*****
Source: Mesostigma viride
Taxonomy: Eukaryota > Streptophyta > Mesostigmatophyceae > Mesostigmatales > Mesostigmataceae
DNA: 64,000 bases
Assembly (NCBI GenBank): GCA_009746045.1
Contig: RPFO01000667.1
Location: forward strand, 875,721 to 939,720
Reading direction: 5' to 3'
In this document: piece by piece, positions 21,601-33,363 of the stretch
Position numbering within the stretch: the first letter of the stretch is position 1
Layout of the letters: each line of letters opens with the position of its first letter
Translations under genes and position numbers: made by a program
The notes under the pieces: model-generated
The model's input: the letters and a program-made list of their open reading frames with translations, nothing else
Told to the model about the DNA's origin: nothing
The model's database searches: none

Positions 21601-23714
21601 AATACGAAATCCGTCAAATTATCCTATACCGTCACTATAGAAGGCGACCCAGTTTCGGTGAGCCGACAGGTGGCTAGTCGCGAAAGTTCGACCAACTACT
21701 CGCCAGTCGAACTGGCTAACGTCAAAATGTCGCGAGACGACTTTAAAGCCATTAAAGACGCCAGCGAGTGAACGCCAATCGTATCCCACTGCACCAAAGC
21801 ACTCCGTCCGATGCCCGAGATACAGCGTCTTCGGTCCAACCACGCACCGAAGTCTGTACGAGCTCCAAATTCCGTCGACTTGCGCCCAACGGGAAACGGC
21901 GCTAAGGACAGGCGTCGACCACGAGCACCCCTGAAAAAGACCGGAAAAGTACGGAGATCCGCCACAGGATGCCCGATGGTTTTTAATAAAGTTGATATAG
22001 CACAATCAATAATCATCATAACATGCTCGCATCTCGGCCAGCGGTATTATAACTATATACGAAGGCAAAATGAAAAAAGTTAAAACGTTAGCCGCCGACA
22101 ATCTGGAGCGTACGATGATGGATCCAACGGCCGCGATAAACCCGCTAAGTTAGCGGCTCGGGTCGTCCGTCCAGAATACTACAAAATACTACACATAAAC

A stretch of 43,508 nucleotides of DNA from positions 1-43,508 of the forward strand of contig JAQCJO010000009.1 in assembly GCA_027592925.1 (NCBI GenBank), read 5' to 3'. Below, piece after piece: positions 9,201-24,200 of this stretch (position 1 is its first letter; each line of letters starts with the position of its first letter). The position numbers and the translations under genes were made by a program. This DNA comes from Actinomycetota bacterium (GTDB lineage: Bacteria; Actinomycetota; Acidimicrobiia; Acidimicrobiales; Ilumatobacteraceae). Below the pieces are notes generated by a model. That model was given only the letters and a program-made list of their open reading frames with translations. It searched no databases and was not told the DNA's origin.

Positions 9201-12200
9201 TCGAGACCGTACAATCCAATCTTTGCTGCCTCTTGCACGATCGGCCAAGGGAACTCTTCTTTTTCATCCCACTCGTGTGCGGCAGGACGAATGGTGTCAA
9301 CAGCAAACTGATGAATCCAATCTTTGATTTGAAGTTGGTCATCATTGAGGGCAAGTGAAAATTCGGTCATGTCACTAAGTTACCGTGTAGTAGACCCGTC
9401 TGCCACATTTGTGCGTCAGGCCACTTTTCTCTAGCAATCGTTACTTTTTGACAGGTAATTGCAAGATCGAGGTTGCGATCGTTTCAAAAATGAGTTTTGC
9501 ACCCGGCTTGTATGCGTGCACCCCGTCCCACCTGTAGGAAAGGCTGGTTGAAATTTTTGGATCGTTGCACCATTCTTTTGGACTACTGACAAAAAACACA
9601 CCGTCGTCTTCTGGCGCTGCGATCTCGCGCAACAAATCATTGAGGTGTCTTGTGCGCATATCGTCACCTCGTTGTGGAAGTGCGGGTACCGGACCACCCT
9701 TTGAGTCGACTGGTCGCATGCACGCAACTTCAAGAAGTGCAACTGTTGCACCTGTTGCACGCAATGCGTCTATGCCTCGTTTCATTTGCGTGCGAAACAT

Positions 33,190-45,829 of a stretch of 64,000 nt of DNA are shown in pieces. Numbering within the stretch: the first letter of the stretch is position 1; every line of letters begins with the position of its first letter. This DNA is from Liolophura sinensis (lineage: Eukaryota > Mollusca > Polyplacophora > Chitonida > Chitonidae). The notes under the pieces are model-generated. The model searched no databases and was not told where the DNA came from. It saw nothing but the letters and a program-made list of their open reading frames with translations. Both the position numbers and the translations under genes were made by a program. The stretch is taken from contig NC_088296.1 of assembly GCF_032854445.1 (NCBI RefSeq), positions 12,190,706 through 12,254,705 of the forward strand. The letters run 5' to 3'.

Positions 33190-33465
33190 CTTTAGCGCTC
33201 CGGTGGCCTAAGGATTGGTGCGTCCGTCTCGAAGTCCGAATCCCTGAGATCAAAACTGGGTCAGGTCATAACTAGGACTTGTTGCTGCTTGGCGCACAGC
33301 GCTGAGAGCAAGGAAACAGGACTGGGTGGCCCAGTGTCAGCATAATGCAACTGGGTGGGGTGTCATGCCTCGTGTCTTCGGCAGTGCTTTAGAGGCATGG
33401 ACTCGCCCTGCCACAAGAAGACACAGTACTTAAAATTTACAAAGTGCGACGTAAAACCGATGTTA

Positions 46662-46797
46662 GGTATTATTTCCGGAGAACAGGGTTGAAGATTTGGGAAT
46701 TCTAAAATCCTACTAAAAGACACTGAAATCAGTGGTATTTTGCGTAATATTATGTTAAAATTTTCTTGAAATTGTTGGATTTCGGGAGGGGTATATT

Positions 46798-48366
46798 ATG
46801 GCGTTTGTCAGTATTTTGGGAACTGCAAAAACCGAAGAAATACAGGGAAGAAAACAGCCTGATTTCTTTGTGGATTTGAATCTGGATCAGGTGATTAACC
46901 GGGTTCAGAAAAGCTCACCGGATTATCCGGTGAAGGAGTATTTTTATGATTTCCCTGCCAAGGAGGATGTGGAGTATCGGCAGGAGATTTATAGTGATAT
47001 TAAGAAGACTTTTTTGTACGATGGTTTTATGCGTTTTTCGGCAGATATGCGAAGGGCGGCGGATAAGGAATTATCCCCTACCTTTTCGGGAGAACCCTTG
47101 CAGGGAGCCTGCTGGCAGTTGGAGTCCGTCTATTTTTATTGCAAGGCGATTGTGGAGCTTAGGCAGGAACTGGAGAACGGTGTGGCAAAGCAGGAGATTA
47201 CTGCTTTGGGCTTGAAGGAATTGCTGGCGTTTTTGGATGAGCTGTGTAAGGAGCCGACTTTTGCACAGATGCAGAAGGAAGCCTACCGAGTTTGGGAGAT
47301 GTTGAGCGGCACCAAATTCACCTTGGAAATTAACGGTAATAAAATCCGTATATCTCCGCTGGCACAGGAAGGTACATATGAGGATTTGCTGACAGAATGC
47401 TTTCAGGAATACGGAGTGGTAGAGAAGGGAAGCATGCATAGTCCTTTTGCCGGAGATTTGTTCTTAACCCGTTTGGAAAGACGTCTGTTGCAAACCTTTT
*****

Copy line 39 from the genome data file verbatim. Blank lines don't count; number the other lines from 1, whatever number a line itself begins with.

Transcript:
46701 TCTAAAATCCTACTAAAAGACACTGAAATCAGTGGTATTTTGCGTAATATTATGTTAAAATTTTCTTGAAATTGTTGGATTTCGGGAGGGGTATATT